Malaysia's ruling coalition suffers by-election losses
Malaysia's new Prime Minister Najib Abdul Razak on Tuesday suffered a blow just four days after he was sworn in, as his ruling party lost two of three by-elections widely seen as a referendum on his government and his reform pledges, reported Kyodo news agency.
The three-party opposition People's Alliance led by charismatic leader Anwar Ibrahim trounced Najib's 13-party National Front coalition or BN in the tensely fought polls in Perak and Kedah.
Since last year's general election, BN has lost two other by-elections. BN's only consolation was the opposition camp failed to breach its fortress in Sarawak, one of two states in the Borneo which remains the last frontier for Anwar to conquer in his aim to become the next prime minister.
Though the three by-elections will not make any difference in the current power equation, they are widely viewed as a test of people's confidence in Najib who took office last Friday vowing to implement a wide range of reforms.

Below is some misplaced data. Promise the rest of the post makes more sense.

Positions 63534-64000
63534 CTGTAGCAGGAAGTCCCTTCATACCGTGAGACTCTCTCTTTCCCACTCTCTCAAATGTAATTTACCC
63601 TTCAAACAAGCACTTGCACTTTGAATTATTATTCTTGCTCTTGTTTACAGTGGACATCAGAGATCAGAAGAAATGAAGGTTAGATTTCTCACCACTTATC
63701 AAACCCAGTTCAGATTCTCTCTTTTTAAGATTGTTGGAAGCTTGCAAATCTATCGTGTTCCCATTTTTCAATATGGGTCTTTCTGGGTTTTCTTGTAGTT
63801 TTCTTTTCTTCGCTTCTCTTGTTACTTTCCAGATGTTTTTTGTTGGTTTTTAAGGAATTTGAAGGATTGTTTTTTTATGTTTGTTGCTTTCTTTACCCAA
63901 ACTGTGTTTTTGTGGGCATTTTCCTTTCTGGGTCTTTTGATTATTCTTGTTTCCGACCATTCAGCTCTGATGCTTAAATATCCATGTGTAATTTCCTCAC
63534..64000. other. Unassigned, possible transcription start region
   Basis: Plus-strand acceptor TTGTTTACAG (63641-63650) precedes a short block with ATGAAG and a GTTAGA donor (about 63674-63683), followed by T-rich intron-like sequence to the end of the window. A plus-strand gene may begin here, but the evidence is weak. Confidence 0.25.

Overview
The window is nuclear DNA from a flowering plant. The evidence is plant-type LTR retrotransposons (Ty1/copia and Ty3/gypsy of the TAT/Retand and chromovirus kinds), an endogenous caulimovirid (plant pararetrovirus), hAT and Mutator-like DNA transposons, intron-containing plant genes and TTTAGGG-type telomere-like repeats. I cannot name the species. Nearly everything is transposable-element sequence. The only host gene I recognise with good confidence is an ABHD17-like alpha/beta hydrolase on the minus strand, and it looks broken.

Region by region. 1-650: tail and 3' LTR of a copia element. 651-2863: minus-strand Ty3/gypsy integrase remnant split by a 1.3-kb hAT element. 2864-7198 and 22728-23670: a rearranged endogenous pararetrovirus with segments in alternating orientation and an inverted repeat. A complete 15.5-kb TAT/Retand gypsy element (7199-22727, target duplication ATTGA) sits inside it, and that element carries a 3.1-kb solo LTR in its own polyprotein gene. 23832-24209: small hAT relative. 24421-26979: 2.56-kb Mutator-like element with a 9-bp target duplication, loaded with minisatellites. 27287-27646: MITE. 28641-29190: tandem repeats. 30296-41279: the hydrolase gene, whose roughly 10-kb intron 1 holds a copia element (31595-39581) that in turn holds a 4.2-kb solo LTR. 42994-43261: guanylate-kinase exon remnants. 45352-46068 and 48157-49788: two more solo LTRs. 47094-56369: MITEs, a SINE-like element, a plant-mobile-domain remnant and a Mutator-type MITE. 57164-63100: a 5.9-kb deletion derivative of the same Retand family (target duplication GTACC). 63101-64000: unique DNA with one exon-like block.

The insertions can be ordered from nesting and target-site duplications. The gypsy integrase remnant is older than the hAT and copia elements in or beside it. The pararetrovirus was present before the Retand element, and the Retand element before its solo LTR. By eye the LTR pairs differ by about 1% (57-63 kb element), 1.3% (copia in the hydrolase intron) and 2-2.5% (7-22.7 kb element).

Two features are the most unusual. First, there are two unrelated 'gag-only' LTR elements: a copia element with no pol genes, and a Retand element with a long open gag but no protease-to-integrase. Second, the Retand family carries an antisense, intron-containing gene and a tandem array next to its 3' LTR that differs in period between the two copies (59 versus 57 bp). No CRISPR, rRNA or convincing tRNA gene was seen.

"Malaysians want to change irrespective of the new prime minister. They still want a change. They are stronger in their support for the People's Alliance," Anwar told reporters in northern Perak state. In the battle for a parliamentary seat in Perak, voters threw their support for ousted state Chief Minister Mohammad Nizar Jamaluddin from the opposition Pan Islamic Party or PAS.
He beat Ismail Saffian from the United Malays National Organization with an even bigger margin of 2,789 votes. In the 2008 election, PAS won the seat by 1,566 votes. UMNO is the largest party in the BN coalition.
This is a slap to Najib who had engineered the February coup that overthrew Nizar and the opposition-led government of Perak, sparking a huge public outrage and endless legal mess as suits and counter-suits flew between BN and the ousted party.
PAS, Anwar's People's Justice Party or PKR and the Democratic Action Party which formed the People's Alliance, had won the state in the historic 2008 election but lost it to BN after several of their lawmakers jumped ship amid allegations of being bought over by the BN. "This is a very strong signal from the people that they reject corruption.
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